“Salmon Creek is obviously the most expensive just because of the square footage and the capability,” he said. “(Operating rooms) are a thousand dollars a foot, easily.”

The building will also be home to what Mantei unofficially refers to as “super urgent care” — a facility with longer operating hours that can handle higher-acuity medical issues than the clinic’s other five urgent care sites.

There will always be some cases like strokes and heart attacks that need to go straight to the emergency room, Mantei said, but the Salmon Creek facility is being envisioned as a sort of middle tier between urgent care and the ER.

The expansion plan has unfolded mostly along the originally envisioned timeline, although Salmon Creek was delayed by the COVID-19 pandemic. Preliminary site work was underway before the pandemic began, Mantei said, but the groundbreaking had to be put on hold for more than a year because uncertainty in the banking industry made it more difficult to line up financing.

Other expansion plans

The 2015 plan only included Ridgefield, Camas and Salmon Creek, but the Vancouver Clinic has opened two additional facilities in the same time period, at Vancouver Plaza and Evergreen Place. Mantei described those as more opportunistic decisions that just happened to coincide with a period of planned growth.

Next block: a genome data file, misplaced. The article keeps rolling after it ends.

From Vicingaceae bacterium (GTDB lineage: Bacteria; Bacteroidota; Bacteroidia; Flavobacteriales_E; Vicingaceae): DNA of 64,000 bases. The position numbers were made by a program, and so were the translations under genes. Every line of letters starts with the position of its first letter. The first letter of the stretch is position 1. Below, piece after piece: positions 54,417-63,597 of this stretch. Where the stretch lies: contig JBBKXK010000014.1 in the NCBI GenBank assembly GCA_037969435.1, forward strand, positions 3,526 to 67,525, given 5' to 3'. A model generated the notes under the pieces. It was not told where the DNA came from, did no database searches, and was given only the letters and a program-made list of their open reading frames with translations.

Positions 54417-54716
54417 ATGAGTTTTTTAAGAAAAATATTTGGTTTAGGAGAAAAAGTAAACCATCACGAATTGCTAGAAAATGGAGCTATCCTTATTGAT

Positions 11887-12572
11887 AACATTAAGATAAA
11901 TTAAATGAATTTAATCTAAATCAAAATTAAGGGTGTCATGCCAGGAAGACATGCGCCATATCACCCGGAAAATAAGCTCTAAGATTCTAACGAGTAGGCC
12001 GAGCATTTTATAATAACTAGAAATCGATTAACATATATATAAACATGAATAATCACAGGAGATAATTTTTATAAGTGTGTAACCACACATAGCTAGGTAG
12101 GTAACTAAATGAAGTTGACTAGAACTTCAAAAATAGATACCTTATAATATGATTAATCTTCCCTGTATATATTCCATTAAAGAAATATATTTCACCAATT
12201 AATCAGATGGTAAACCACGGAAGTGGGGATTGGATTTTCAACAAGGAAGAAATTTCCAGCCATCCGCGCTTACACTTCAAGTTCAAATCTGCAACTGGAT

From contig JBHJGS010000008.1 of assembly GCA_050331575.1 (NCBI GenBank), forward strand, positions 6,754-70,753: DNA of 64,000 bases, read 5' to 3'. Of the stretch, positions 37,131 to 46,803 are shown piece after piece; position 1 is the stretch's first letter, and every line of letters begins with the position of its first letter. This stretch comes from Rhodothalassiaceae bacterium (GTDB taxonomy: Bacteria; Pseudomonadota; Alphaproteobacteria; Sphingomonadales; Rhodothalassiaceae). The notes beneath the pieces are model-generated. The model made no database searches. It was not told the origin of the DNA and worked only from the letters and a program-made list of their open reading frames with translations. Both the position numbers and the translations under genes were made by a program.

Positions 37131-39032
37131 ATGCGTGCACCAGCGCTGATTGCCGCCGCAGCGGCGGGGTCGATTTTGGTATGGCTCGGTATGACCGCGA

The locations are smaller-scale “neighborhood clinics” specifically geared toward seniors, people with chronic illnesses and patients on Medicaid and Medicare, Mantei said, and are operated in partnership with the health insurance company Humana.

They include multipurpose rooms where the clinic plans to host classes and health education, and Mantei said the long-term plan is to also try to set the clinics up to connect seniors with social services such as Meals on Wheels.

“It’s sort of a medical place to hang out for seniors, and we encourage that,” he said.

The Salmon Creek facility will cap off the 2015 plan, but when asked about future growth, Mantei declared that the clinic is “never done,” and pointed to the more impromptu neighborhood clinic projects as an example of the kind of growth the company might see in the future.

He declined to comment about specific project plans, but said that the clinic’s leadership sees it as delivering care in “the greater Vancouver-Portland region.”

“A lot of people work and live across state lines, so I think our health care system has got to be able to address that,” he said.

Mantei said one of the organization’s long-term goals will be to maintain its independence even as it gets larger and attracts attention from bigger competitors. About 250 of the organization’s 400 clinicians are shareholders, Mantei said, and the consensus favors local employee ownership.

“We’ve had plenty of opportunities to sell, but we’ve turned those down because physicians feel that they’re able to deliver the best care when they have a say in how the organization works,” he said. “So I don’t see us deviating from that course.”

Columbian business reporter